Potassium niobate

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Potassium niobate
Cubic perovskite structure.png
IUPAC name
Potassium niobate
Other names
niobate, niobium potassium oxide, potassium columbate
  • 12030-85-2
3D model (JSmol)
ECHA InfoCard 100.031.573 Edit this at Wikidata
  • InChI=1S/K.Nb.3O/q+1;;;;-1
  • [O-][Nb](=O)=O.[K+]
Molar mass 180.003 g·mol−1
Appearance White rhombohedral crystals
Density 4.640 g/cm3
Melting point ≈ 1100 °C[1]
Lethal dose or concentration (LD, LC):
3000 mg/kg (oral, rat)
Related compounds
Other anions
Potassium chlorate
Potassium bromate
Other cations
Lithium niobate
Strontium barium niobate
Except where otherwise noted, data are given for materials in their standard state (at 25 °C [77 °F], 100 kPa).
Infobox references

Potassium niobate (KNbO3) is an inorganic compound with the formula KNbO3. A colorless solid, it is classified as a perovskite ferroelectric material. It exhibits nonlinear optical properties, and is a component of some lasers.[2] Nanowires of potassium niobate have been used to produce tunable coherent light.


On cooling from high temperature, KNbO3 undergoes a series of structural phase transitions. At 435 °C, the crystal symmetry changes from cubic centrosymmetric (Pm3m) to tetragonal non-centrosymmetric (P4mm). On further cooling, at 225 °C the crystal symmetry changes from tetragonal (P4mm) to orthorhombic (Amm2) and at −50 °C from orthorhombic (Amm2) to rhombohedral (R3m).

Applications and research[edit]

In addition to research in electronic memory storage,[3] potassium niobate is used in resonant doubling.[4] This technique allows small infrared lasers to convert output into blue light, a critical technology for the production of blue lasers and technology dependent upon them.

Potassium niobate has been found useful in many different areas of materials science,[3] including properties of lasers,[4] quantum teleportation,[5] and it has been used to study the optical properties of particulate composite materials.[6]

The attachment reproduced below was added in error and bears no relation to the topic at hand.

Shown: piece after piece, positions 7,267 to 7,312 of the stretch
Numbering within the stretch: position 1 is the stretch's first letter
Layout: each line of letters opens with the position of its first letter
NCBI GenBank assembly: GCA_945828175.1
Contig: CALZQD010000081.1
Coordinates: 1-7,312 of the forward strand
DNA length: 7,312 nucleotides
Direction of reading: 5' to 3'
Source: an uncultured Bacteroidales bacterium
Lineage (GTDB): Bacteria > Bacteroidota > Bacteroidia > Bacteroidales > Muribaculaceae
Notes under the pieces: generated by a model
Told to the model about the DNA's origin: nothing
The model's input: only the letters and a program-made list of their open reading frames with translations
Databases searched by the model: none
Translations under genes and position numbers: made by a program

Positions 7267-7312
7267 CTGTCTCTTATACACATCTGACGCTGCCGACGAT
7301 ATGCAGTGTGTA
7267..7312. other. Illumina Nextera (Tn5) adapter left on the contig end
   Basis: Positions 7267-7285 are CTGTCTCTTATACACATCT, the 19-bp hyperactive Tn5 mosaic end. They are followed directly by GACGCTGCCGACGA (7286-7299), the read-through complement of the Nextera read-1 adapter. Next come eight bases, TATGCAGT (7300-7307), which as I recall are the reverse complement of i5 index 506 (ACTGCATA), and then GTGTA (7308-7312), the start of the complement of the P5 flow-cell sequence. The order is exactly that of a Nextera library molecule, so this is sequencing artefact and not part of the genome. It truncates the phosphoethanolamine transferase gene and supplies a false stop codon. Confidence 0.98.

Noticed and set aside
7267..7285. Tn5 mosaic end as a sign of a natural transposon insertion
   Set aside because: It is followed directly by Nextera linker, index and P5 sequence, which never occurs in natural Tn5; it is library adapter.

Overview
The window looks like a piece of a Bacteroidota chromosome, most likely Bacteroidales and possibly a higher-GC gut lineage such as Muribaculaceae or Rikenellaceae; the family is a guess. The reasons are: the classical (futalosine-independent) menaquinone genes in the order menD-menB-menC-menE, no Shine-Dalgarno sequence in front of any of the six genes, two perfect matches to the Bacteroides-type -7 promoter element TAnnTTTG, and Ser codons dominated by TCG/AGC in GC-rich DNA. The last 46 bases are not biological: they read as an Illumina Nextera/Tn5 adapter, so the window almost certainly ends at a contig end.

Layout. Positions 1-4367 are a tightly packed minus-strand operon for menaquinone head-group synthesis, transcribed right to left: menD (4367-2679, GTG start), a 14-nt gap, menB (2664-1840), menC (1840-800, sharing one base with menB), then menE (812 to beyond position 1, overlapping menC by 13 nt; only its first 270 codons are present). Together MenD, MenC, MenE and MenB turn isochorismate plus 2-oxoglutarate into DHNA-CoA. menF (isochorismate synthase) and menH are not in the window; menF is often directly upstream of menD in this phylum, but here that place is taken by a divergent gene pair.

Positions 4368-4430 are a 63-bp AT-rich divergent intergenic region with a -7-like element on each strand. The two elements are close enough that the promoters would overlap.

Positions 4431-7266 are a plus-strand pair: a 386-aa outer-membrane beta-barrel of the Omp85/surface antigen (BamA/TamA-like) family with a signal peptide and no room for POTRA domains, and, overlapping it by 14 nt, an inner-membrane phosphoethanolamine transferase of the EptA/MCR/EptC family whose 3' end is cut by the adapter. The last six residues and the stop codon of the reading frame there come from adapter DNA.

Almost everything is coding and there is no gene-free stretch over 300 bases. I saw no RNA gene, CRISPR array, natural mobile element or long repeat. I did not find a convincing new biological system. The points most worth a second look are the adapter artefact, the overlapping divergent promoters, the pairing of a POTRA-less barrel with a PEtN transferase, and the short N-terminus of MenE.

The LD50 for potassium niobate is 3000 mg/kg (oral, rat).


  1. ^ CRC Handbook, 90th Edition (03 Jun 2009) ISBN 1-4200-9084-4, section 4: Physical Constants of Inorganic Compounds, page 83
  2. ^ Palik, Edward D. (1998). Handbook of Optical Constants of Solids 3. Academic Press. p. 821. ISBN 978-0-12-544423-1. Retrieved 13 December 2012.
  3. ^ a b "In Science Fields". The Science News-Letter. 62 (17): 264–265. 1952-10-25. doi:10.2307/3931381. JSTOR 3931381. – via JSTOR (subscription required)
  4. ^ a b Regalado, Antonio (1995-03-31). "Blue-Light Special". Science. New Series. 267 (5206): 1920. Bibcode:1995Sci...267.1920R. doi:10.1126/science.267.5206.1920. JSTOR 2886437. PMID 17770099. – via JSTOR (subscription required)
  5. ^ Furusawa, A.; J. L. Sørensen; S. L. Braunstein; C. A. Fuchs; H. J. Kimble; E. S. Polzik (1998-10-23). "Unconditional Quantum Teleportation". Science. New Series. 282 (5389): 706–709. Bibcode:1998Sci...282..706F. doi:10.1126/science.282.5389.706. JSTOR 2899257. PMID 9784123. – via JSTOR (subscription required)
  6. ^ Lakhtakia, Akhlesh; Tom G. Mackay (2007-02-08). "Electrical Control of the Linear Optical Properties of Particulate Composite Materials". Proceedings of the Royal Society A. 463 (2078): 583–592. arXiv:physics/0607274. Bibcode:2007RSPSA.463..583L. doi:10.1098/rspa.2006.1783. JSTOR 20209136. – via JSTOR (subscription required)